Economic and Social Department

 global information and early warning system on food and agriculture

 food outlook
No. 3 Rome, June 2003

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Highlights

BASIC FACTS OF THE WORLD CEREAL SITUATION

Cereals

FOOD EMERGENCIES PERSIST IN MANY COUNTRIES

Current Production and Crop Prospects

Trade

Carryover Stocks

Large Reduction in World Cereal Stocks

Export Prices

Ocean Freight Rates

Cassava

Oilseeds, Oils and Oilmeals

Pulses

Sugar

Fertilizers

Appendix Tables

STATISTICAL NOTE

FOOD EMERGENCIES PERSIST IN MANY COUNTRIES 1/

As of early June 2003, some 37 countries face serious food shortages requiring international food assistance.

In eastern Africa, recent heavy rains and floods in parts of Kenya, Ethiopia and Somalia killed a number of people, displaced thousands, destroyed or damaged crops and increased the risk of serious food shortages. In Eritrea, more food aid pledges and faster deliveries are needed to relieve the severe food shortages affecting nearly two-thirds of the country’s population due to drought last year. In Ethiopia, serious food shortages continue to be reported, particularly in southern parts also due to last year’s drought. Floods have also affected tens of thousands of people in the south and east. In Kenya, heavy rains and floods have caused serious damage in parts, while the effects of recent droughts are still being felt in many areas. In Somalia, flooding in the Juba and Shabelle river basins in the south is threatening the food security of the local populations. In the north-west (Somaliland) and north-east (Puntland), severe water and food shortages are being reported. In Sudan, serious food shortages are reported in several parts and cereal prices, particularly for sorghum, are higher than normal at this time of the year. In Tanzania, despite a stable overall food supply situation, the outlook is unfavourable for the central, southern and coastal areas. In Uganda, the overall food supply situation is stable, but it is precarious in the north and north-east due to persisting insurgency and poor harvests in recent seasons. In Burundi, displacement of rural populations continues despite promising political developments. In southern Africa, the food crisis has eased with the new harvest, which is better than last year but still below average. A large number of people in Zimbabwe will still need emergency food assistance. Food aid will also be needed for victims of HIV/AIDS and localized drought in Lesotho, Mozambique, Malawi, Swaziland and Zambia. Elsewhere in the subregion, emergency food assistance is still needed in Angola, despite the end of the civil war that spanned almost three decades. In Madagascar, emergency food aid is needed in the southern provinces which have been affected by drought. Reports of joint FAO/WFP Crop and Food Supply Assessment Missions to southern Africa detailing the food security situation and food assistance needs in 2003/04 are to be published in early June. In western Africa, the food situation remains critical in Mauritania where an estimated 420 000 people need emergency food assistance following three consecutive poor harvests. Liberia, Guinea, Cape Verde, Côte d’Ivoire and Sierra Leone also face serious food shortages, mainly due to civil strife. In central Africa, civil wars in the Republic of Congo, Central African Republic and Democratic Republic of Congo have displaced large and growing numbers of people who need emergency food assistance.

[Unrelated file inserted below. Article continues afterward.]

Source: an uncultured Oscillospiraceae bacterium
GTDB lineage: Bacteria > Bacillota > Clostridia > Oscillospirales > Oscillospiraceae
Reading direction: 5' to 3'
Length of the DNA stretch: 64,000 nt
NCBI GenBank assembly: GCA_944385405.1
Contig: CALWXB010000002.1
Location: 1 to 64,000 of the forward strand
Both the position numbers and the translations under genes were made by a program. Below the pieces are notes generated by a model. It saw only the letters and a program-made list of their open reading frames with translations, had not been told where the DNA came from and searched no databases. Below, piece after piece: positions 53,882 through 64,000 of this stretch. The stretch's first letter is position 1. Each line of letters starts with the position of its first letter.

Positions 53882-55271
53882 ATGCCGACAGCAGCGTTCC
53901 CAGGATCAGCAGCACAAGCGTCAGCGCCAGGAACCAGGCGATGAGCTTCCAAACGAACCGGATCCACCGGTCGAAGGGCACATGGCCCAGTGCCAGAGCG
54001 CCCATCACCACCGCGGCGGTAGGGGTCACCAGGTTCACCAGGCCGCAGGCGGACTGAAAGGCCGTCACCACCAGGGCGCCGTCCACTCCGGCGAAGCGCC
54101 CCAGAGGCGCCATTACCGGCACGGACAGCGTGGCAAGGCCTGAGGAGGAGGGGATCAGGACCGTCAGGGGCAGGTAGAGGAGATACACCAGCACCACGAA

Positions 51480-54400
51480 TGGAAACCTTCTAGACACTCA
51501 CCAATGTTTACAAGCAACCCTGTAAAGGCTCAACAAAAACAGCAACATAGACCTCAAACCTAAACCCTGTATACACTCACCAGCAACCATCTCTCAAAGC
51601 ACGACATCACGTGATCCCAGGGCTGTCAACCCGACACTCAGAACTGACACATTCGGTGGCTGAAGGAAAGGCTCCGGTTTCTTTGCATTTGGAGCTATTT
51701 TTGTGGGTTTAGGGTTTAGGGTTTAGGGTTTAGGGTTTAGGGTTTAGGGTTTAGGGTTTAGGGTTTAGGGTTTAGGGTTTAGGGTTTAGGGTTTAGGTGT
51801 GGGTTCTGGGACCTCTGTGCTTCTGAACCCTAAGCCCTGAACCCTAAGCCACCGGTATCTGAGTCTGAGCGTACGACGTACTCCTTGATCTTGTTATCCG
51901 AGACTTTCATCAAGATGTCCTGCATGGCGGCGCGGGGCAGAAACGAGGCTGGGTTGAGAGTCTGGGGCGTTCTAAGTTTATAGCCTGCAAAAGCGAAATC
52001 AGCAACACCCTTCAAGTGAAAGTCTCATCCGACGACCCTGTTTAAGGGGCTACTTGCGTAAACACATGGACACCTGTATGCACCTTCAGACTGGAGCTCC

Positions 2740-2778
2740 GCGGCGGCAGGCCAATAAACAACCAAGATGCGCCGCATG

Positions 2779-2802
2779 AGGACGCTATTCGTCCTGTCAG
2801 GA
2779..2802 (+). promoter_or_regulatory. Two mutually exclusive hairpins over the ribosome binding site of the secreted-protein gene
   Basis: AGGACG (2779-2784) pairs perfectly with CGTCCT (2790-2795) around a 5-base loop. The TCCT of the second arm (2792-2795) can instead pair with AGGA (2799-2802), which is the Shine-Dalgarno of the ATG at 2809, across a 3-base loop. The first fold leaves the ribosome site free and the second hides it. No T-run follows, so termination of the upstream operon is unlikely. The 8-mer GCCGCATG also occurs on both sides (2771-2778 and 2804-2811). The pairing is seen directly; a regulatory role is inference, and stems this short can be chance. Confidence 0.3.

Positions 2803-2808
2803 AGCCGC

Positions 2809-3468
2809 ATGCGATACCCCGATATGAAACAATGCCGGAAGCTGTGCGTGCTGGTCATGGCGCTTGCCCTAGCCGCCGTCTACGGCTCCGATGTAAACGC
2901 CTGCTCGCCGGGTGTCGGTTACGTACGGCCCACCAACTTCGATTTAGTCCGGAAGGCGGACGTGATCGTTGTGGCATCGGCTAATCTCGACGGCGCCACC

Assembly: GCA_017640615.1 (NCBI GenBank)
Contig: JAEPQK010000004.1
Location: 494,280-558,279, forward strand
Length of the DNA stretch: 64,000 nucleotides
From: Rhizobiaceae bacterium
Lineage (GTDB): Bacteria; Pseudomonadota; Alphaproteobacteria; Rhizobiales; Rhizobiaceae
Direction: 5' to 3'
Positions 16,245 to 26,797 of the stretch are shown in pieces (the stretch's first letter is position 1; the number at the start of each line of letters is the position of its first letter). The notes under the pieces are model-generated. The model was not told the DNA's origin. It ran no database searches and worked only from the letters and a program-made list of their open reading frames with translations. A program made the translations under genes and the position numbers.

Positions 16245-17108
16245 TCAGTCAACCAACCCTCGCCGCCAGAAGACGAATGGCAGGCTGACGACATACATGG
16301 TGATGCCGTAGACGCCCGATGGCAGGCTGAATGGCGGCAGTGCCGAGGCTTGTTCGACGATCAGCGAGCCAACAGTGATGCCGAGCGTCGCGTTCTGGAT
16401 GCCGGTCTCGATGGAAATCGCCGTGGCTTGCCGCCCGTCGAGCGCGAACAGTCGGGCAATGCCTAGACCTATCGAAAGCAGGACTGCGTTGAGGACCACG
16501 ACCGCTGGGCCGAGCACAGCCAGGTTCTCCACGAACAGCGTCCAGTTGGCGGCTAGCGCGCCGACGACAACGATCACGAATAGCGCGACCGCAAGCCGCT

In Asia, Korea, DPR is still unable to meet its food needs, notwithstanding an improved harvest in 2002/03. The country is facing a shortage of over 2 million tonnes of grain this year. In southern Sri Lanka, floods have affected over 100 000 families and caused loss of life and considerable damage to property and agriculture. This is the worst flooding in these provinces since 1947. Mongolia continues to need international food assistance for nearly 665 000 people who were seriously affected by drought and extreme winter weather last year. In Asian CIS, food assistance continues to be needed for vulnerable populations in Georgia and Tajikistan due to poor harvests in recent years. In the Near East, despite favourable harvest prospects in Afghanistan this year, access to food for a large part of the population is very difficult and food assistance is therefore necessary. In Iraq, despite favourable weather conditions this year, harvest prospects are generally uncertain due to insecurity following the recent war. A serious shortage of inputs and spare parts for agricultural machinery continues to constrain food production. The food situation in the West Bank and Gaza Strip continues to be grim due to disruptions caused by military operations.

In Central America and the Caribbean, food assistance is being provided to many rural families, particularly to women and malnourished children, in El Salvador, Guatemala, Honduras and Nicaragua affected by drastic falls in incomes due to the current crisis in the coffee sector. In Europe, emergency food assistance continues to be necessary for refugees, the internally displaced and vulnerable populations in the Serbia and Montenegro and in Chechnya in the Russian Federation.


1.  This updates information published in the March 2003 issue of Foodcrops and Shortages. Countries facing serious food emergencies are underlined.

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